Aboriginal Business and Senior Business Startups

Question- What is a common factor for these different entrepreneurial groups?

In my recent research and past work experience I found that Aboriginal Business and Senior Business Startups entrepreneurs have comparable needs and aspirations.  We have often heard the phrase ‘Entrepreneurship Is For Everyone’.  But if you look around in Canada and in any other Country you will likely find that specific hands-on business support help for Aboriginal and Senior Business Startups are literally at the bottom of the totem pole.

Is it because very few people understand these two new groups of entrepreneurship OR is it because we still don’t have the right mix of mentors and/or coaches to empower these two groups?  Personally, I think that it’s the latter.  We really need the very successful Aboriginal and Senior 50+ Entrepreneurs to come forward and provide some entrepreneurship leadership.  At the same time those experienced entrepreneurs that step up will enable them to give back to society as a social entrepreneur.  At the present time I think that we have too many training programs for the Young Entrepreneur (18-24 years old).  In some cases there are daily programs scheduled that will eventually take valuable time away from real entrepreneurial activities.  I also think that especially in Canada but to a lesser extent in the USA if we don’t pay attention to both the Aboriginal and the 50+ Entrepreneur these groups will continue to be isolated, unimportant, socially discountable, politically weak and economically  disadvantaged and insignificant.

Some Aboriginal Business Insights

First of all, I am asking for more discussion help from individual Aboriginal and Senior Business Entrepreneurs where we can explore this topic more personally and in greater detail. In order to get everyone on the same page I have a hot discussion going on the website: YouInc.com/forum

In another discussion titled Aboriginal Entrepreners and Economic Development, Candace of Vancouver, BC Canada in a recent post said that, “Aboriginal Entrepreneurs tend to be social minded and when you grow and are in financial crunches there doesn’t seem to be much financial support within your own community.  When Aboriginal Bands recognize that dewvelpment of small business is viable and necessary for economic sustainability we can only look up (and pray).  A girl who owns her own kayak company for 12 years still holds on to the dream.”

Candace went on to say, (Joe), in your discussion regarding senior and aboriginal entrepreneurs I recognize your hope for inclusion. In my community gender equality has yet to be recognized.  Job creation is predominately resource/industry based and therefore absent and under represented by women which is always a disservice to children.  It needs to start with a discussion.  It has me thinking; especially about Elders and Entrepreneurs.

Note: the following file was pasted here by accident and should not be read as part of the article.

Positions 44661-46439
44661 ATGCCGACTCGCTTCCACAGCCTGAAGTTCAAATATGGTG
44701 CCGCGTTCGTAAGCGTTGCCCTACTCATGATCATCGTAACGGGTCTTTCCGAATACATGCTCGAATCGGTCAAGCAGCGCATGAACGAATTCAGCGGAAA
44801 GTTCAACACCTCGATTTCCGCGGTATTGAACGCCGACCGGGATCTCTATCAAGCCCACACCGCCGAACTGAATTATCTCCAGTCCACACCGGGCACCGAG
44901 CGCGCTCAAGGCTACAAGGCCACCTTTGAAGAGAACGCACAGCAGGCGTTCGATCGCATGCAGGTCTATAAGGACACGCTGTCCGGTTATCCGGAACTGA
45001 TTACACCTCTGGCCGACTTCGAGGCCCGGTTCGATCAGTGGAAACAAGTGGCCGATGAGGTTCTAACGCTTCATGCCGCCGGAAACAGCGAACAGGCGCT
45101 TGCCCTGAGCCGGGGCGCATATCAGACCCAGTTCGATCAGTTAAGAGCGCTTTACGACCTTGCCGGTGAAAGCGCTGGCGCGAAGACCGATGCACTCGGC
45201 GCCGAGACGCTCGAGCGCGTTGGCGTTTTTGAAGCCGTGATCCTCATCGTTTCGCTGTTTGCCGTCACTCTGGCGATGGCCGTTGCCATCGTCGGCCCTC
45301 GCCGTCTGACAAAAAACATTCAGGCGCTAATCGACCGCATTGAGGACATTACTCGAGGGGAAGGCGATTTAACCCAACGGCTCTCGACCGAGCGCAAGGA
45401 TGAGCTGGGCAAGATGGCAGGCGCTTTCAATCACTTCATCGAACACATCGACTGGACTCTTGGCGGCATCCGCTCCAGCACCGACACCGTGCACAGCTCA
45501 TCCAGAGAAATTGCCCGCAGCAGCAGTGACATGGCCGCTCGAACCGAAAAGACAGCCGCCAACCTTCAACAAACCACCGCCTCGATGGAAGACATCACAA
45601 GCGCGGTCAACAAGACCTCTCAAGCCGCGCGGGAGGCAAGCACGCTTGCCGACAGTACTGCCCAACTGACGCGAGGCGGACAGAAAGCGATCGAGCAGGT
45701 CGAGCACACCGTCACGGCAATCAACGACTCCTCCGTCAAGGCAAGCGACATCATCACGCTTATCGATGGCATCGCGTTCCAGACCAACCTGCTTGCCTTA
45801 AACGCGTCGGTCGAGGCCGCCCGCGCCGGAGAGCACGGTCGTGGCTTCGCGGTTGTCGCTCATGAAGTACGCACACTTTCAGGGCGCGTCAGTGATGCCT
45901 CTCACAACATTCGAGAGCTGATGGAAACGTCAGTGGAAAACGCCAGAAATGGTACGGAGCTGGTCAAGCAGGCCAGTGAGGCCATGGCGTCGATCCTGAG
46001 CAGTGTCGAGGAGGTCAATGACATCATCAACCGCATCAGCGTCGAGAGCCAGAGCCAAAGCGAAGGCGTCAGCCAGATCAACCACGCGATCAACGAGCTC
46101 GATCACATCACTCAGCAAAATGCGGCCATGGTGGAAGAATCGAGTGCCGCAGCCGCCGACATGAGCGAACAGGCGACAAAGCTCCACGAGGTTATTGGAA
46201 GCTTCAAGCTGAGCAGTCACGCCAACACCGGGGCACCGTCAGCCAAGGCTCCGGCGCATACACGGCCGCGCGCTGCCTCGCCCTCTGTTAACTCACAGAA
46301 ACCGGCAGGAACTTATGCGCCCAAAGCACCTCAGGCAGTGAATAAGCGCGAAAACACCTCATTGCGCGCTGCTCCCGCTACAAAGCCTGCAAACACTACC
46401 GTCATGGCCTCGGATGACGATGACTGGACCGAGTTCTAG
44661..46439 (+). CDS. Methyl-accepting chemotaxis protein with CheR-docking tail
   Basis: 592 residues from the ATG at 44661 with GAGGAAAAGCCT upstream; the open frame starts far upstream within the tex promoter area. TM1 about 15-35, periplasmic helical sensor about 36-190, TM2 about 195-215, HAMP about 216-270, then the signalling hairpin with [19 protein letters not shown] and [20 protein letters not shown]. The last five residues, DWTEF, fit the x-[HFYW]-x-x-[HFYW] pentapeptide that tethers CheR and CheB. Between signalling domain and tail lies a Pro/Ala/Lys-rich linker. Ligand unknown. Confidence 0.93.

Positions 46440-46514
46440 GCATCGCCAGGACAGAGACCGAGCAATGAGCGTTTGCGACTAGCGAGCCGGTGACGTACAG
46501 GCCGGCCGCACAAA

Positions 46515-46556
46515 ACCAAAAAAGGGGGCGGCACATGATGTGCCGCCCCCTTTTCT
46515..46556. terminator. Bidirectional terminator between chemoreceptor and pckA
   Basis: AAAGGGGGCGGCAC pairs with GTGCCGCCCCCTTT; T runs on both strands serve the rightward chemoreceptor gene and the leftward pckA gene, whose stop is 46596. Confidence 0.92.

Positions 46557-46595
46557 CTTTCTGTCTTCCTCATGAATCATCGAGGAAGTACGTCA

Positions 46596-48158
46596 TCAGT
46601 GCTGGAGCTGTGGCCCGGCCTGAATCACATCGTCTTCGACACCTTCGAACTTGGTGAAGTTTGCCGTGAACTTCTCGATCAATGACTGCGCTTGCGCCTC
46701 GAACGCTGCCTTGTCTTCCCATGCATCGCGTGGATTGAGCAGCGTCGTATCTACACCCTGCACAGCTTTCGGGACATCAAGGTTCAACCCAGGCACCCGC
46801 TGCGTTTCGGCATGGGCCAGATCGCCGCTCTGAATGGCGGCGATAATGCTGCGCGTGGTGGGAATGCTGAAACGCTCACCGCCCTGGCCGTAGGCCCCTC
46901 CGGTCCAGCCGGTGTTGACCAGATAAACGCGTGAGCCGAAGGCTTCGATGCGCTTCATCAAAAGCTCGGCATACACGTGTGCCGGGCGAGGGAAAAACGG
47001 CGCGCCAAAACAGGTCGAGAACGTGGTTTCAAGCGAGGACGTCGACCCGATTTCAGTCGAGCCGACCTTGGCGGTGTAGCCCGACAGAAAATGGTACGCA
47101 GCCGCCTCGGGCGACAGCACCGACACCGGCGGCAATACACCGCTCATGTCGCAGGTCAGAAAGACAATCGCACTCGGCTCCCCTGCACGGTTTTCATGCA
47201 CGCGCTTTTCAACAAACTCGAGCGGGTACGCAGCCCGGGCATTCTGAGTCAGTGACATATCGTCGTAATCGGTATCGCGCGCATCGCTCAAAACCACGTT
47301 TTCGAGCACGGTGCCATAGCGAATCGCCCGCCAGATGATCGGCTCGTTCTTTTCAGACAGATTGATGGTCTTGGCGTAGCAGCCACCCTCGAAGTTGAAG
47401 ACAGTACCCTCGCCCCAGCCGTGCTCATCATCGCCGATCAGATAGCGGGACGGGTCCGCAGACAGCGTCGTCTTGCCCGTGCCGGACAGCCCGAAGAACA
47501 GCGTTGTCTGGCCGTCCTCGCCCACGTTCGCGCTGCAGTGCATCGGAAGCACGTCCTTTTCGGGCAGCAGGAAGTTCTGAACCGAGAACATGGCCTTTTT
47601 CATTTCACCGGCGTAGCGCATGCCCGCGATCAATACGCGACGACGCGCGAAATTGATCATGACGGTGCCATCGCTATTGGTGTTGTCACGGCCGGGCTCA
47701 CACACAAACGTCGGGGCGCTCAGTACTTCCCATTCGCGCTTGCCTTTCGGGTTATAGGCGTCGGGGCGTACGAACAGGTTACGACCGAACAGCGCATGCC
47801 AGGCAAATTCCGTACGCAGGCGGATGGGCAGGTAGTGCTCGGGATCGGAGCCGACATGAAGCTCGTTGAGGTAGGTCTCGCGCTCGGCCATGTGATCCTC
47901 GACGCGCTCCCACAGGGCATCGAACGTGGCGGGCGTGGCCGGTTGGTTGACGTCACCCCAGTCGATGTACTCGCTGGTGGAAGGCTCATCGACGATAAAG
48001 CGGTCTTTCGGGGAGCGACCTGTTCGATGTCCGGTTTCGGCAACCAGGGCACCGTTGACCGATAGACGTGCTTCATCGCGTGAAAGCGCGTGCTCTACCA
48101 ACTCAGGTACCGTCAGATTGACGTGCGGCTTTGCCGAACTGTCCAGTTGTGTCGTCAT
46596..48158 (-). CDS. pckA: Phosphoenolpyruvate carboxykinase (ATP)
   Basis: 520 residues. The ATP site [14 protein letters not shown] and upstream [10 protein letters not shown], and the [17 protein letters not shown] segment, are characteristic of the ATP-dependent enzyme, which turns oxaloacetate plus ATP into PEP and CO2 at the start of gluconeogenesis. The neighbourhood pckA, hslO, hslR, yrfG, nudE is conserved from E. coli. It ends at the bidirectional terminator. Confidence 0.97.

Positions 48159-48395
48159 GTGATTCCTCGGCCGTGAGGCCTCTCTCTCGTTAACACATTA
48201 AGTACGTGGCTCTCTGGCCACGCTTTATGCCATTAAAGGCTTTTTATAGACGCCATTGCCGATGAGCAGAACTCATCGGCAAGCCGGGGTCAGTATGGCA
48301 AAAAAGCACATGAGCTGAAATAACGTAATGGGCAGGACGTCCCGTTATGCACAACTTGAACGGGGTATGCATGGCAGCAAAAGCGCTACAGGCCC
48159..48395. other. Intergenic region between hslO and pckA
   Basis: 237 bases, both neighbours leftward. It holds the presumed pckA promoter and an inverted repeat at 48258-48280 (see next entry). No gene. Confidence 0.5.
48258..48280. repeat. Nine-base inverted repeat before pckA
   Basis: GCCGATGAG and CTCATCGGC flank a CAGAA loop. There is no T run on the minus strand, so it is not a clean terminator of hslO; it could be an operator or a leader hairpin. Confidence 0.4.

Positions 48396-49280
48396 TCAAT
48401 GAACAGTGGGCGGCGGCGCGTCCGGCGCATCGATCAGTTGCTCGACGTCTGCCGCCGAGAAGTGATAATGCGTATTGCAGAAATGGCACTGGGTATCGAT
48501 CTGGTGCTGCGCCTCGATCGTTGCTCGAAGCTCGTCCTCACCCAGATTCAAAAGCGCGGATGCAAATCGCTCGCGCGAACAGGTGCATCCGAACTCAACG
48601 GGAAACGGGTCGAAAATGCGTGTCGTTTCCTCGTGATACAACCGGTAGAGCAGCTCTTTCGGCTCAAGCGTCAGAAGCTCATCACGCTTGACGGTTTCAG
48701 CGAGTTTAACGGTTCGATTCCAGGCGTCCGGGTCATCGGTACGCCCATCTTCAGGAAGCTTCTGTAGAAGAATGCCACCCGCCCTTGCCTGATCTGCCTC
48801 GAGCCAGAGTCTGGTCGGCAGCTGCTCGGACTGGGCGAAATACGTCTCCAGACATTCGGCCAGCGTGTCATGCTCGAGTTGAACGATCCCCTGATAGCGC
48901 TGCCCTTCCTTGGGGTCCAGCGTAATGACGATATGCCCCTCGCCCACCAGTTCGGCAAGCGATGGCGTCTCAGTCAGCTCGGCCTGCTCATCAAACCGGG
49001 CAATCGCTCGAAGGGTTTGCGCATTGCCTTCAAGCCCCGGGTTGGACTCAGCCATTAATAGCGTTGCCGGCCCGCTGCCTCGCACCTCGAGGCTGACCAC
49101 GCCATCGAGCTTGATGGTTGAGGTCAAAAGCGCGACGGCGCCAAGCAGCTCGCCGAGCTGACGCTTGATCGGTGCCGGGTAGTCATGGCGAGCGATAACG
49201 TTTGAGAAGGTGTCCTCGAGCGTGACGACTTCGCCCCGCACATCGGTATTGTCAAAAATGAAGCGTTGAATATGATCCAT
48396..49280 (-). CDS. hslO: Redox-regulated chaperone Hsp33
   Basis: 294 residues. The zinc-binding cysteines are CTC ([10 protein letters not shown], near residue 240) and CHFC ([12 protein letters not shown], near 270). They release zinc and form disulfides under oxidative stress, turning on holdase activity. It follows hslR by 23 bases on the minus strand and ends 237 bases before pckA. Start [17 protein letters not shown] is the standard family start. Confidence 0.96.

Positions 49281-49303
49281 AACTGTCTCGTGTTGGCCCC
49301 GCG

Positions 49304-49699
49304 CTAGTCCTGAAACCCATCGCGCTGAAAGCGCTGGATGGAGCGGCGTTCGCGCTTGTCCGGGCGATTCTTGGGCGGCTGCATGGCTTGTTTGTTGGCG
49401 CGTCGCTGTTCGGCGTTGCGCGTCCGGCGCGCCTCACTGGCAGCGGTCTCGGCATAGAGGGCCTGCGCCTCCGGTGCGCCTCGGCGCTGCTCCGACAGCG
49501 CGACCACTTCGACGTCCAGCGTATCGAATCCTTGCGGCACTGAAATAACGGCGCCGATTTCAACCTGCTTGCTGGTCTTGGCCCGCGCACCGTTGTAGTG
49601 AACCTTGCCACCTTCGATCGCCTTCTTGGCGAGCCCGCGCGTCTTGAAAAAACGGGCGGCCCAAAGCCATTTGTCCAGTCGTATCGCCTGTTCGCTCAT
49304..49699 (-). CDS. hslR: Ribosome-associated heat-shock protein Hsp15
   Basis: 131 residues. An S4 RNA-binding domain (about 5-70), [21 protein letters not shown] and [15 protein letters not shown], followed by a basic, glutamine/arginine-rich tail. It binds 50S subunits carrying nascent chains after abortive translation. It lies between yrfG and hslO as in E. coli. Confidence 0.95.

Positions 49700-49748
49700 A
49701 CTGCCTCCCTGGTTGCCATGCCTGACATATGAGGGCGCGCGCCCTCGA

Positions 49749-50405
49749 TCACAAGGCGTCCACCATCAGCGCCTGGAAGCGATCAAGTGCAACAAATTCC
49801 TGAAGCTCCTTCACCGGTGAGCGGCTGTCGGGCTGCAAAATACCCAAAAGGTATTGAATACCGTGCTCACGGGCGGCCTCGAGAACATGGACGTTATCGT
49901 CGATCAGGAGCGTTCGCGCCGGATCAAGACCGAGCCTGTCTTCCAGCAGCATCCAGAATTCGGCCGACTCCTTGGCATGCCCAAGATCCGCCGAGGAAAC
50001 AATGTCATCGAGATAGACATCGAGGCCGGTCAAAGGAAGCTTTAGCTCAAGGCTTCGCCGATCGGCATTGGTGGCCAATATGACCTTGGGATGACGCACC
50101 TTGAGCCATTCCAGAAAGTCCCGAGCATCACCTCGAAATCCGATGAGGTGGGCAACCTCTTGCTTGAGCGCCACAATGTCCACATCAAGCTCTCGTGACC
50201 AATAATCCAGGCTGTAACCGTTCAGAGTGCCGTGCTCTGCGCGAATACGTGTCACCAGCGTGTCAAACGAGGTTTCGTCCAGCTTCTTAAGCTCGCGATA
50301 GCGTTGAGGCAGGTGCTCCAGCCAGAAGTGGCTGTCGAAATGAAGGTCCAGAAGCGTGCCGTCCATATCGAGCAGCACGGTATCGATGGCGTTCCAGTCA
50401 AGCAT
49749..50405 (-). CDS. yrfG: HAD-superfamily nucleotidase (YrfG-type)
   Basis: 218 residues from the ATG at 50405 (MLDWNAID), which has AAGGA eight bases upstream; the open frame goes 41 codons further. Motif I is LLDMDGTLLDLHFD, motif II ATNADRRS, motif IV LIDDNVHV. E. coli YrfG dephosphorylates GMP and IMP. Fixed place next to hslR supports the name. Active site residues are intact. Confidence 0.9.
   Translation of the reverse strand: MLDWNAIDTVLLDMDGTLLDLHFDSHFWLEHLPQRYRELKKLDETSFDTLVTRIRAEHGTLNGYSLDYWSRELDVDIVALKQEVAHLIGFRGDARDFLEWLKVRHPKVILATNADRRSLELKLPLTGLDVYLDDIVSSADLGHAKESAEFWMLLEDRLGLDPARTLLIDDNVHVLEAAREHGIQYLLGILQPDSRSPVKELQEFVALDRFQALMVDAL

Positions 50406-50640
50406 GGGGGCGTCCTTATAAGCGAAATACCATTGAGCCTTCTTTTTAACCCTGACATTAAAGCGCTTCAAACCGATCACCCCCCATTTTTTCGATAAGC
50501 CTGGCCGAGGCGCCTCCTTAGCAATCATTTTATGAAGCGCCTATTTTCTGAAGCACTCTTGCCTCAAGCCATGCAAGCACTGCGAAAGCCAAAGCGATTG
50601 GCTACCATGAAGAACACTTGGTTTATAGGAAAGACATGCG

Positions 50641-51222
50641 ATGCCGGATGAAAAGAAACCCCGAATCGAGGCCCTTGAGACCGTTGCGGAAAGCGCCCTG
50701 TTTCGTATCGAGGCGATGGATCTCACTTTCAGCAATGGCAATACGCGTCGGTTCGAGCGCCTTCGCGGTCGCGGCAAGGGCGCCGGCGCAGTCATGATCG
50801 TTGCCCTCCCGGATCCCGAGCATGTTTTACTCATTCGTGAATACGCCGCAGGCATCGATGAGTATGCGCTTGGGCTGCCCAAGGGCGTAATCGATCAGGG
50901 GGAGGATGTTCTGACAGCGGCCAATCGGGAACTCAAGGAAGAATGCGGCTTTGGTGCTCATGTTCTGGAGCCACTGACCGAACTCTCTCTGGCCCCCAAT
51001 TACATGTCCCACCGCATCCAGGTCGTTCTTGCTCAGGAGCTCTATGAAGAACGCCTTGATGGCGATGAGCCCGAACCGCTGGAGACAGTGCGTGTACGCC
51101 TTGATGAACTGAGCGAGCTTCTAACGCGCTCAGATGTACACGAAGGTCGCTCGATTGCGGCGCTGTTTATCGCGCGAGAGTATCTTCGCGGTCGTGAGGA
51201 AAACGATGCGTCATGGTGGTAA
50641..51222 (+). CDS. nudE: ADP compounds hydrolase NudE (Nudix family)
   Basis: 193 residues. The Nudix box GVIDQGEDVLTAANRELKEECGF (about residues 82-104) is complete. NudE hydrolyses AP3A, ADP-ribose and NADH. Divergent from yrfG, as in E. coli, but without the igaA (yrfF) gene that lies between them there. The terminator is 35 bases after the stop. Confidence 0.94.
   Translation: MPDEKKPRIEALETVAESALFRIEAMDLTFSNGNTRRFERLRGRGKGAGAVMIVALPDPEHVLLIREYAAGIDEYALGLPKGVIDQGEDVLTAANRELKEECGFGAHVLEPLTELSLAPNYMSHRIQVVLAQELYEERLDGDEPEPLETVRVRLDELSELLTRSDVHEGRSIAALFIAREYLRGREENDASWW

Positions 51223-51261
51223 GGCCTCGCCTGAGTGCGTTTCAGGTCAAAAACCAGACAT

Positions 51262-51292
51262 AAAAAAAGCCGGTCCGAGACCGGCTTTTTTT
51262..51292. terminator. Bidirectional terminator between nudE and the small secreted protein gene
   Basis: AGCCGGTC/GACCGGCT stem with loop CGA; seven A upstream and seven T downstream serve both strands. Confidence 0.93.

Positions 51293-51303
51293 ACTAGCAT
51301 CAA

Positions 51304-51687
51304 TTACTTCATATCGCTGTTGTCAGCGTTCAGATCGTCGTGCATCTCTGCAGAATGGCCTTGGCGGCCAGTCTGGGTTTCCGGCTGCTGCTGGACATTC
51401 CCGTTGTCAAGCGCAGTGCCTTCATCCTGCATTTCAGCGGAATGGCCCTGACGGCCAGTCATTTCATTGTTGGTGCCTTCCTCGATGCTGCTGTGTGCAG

Question- Is there any hope for Aboriginal or Senior Business Entrepreneurs in the vast Northern Territories in Canada?

Arctic Radio in Nunavut, said, “I can think of a few senior entrepreneurs across Nunavut…..in Clyde River, Arviat and almost in each community in the Kitikmeot region including Kuguaruk.  Perhaps in both NWT and the Yukon Territories, as in Nunavut senior entrepreneurs mean and be something a little different for the North.”

More from Arctic Radio…..”I can only comment on Nunavut so that said….maybe that certain groups within the senior entrepreneur demographic just might not wish to retire in Nunavut, some Inuit like to retire in the South.  Meanwhile, the 50-65 group may be relatively older here than in places with different levels of access to goods and services. But on the whole, I’d say yes, places like Taloyoak, Nunavut and Coral Harbour, Nunavut do have a full opportunity to achieve social and economic power, but with at least double the effort, double the time, double the cost, and that with the prospects of perhaps only half the return given the size of their immediate market (most towns are under 1,300 people).  Human and financial capital may also be more limited and shall we say dynamic here per capita than elsewhwere.

Services as basic as restaurants are near absent in Nunavut and Yellowknife, NWT is where all their food except ‘wild food’ comes from.

To explain some of the possible distribution channels to the South Arctic Radio says, So, we may be acting as a catalyst for senior entrepreneur startups in the South in one way or another.  Develping this North/South relationship is consistent with recent calls at the Nunavut Eonomic Developers Association by the Deputy Minister of the Economic Development  Department…to forge ahead with our 3 main corridors to Southern markets so that businesses and business opportunities may mutually grow (typically Baffin region to Ottawa, Kivaliq region to Winnipeg, and Kitikmeot to Edmonton/Calgary).

In a related subject, the City of Edmonton and the Alberta, Canada Provincial Government signed an agreement on Thursday, May 24/13 to improve life for Edmonton’s growing aboriginal population. The two levels of government decided last year to work together on such priorities as youth leadership, opportunities for women, economic development and promoting safety, Aboriginal Relations Minister Robin Campbell said.

I like this innovative Pact however; if we are going to help more Urban Aboriginals I think that we need to organize and develop an entrepreneurial program for this Group. This would enable Urban Aboriginals in the Province of Alberta, Canada to create their OWN jobs or small businesses.